• ### How Machine Learning Products are Different (Part 2, Entity Resolution Checklists)

Last time I talked a bit about the context of my experience with Machine Learning products and the high level issues we had getting customers to switch to what was clearly a better product. This time I get into some technical examples from these checklists and try to demonstrate the conflict. The first and most […]

• ### How Machine Learning Products are Different (Part 1, High Level)

First some context. My direct experience over the last decade+ has been mostly B2B selling enterprise grade software to large corporates and so my perspective is skewed this way. I have had many conversations with folks working in the small business and consumer spaces and know those can be very different worlds. When you sell […]

• ### Developing an Algorithm in F#: Fast Rotational Alignments with Gosper’s Hack

This post is for the 7th day of the 2014 F# Advent Calendar. It has been said that functional languages can’t be as fast as their imperative cousins because of all of the allocation and garbage collection, this is patently false (as far as F# is concerned at least) largely because the CLR has value types. […]

• ### Levenshtein Distance and the Triangle Inequality

Levenshtein distance is one of my favorite algorithms. On the surface it seems so very simple, but when you spend some time thinking hard on it deep insights are waiting to be had. The first and most important thing about Levenshtein distance is it’s actually a metric distance. That is, it obeys the triangle inequality. For […]

• ### Record Linkage Algorithms in F# – Extensions to Jaro-Winkler Distance (Part 3)

While writing the previous article on tokenized matching I realized I left out some important background information on Jaro-Winkler distance. First, there’s something important to know about the Jaro-Winkler distance: it’s not a metric distance and so does not obey the triangle inequality. That is, if you found the JW distance between strings A and B, and then […]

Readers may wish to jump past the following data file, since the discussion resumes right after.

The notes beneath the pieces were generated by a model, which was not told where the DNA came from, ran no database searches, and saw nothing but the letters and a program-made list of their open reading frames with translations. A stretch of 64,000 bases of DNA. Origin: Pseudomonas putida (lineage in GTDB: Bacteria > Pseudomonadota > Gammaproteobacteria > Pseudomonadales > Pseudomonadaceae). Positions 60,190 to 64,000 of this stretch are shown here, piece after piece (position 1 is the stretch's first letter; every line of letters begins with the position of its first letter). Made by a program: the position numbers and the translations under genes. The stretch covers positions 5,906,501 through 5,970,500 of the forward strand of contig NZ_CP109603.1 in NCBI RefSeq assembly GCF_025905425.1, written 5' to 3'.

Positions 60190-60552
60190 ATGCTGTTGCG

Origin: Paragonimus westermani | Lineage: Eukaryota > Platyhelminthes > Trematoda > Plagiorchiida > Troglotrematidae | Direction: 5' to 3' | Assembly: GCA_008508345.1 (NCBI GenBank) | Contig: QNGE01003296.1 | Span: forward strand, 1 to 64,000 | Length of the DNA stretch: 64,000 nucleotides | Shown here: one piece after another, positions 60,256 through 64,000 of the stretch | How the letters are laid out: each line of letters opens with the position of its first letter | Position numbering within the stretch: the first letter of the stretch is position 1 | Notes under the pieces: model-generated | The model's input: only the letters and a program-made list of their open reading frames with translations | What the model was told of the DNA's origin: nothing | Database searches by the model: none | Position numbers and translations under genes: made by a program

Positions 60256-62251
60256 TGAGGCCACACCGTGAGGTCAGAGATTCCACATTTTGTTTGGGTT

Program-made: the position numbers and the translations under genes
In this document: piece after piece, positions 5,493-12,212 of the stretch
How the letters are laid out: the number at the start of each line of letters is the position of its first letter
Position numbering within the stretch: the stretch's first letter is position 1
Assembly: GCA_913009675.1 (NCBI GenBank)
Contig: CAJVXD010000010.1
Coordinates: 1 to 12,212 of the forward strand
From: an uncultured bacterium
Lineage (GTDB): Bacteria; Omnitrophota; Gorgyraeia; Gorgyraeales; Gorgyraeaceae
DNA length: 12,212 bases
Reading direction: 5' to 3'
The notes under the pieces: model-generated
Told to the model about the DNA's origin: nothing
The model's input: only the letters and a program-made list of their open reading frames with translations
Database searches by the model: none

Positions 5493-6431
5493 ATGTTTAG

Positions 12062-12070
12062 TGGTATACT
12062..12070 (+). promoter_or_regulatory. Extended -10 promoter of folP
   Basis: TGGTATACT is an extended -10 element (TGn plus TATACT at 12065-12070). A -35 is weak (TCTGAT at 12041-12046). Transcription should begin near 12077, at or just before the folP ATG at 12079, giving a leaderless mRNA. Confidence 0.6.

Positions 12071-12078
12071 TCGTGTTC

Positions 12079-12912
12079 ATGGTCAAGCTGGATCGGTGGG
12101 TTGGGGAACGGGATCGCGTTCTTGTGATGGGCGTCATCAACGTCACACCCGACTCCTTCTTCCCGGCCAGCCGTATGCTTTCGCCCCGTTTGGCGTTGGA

• ### Imperative Pseudocode to Pure Functional Algorithm with Gale-Shapely and F#

Continuing from last time, let’s look at how one goes from imperative pseudocode to pure functional using Gale-Shapely as an example. Overall, to convert an algorithm from imperative to functional is a fairly simple process once you understand how to convert from a while loop to recursion with accumulators. This post is just a more advanced […]

• ### Record Linkage in F# – Token Matching, Stable Marriages and the Gale-Shapley algorithm

This post was originally published September 13th, 2011. Initially, one of the biggest problems I found when trying to marry records was the god awful quality of much of data I often have to work with. It’s mostly old mainframe and database data with truncated fields, limited character sets and fields with nonsensical contents. Even […]

• ### Record Linkage Algorithms in F# – Jaro-Winkler Distance (Part 2)

Last time we dove into the Jaro distance algorithm and picked apart how each of its components are calculated. However, from a modern perspective Jaro alone is a rather weak method of string matching. It was Winkler’s extension that brought this algorithm into widespread modern use. Matthew Jaro’s insight when inventing the Jaro distance algorithm was that […]

• ### Record Linkage Algorithms in F# – Jaro-Winkler Distance (Part 1)

When first approaching the task of record linkage I was initially overwhelmed by the huge number of different algorithms available for comparing strings. Now I know that the secret to finding your way in this sea of algorithms is two fold. First, know that many are outdated and have newer and better implementations, so they can be […]

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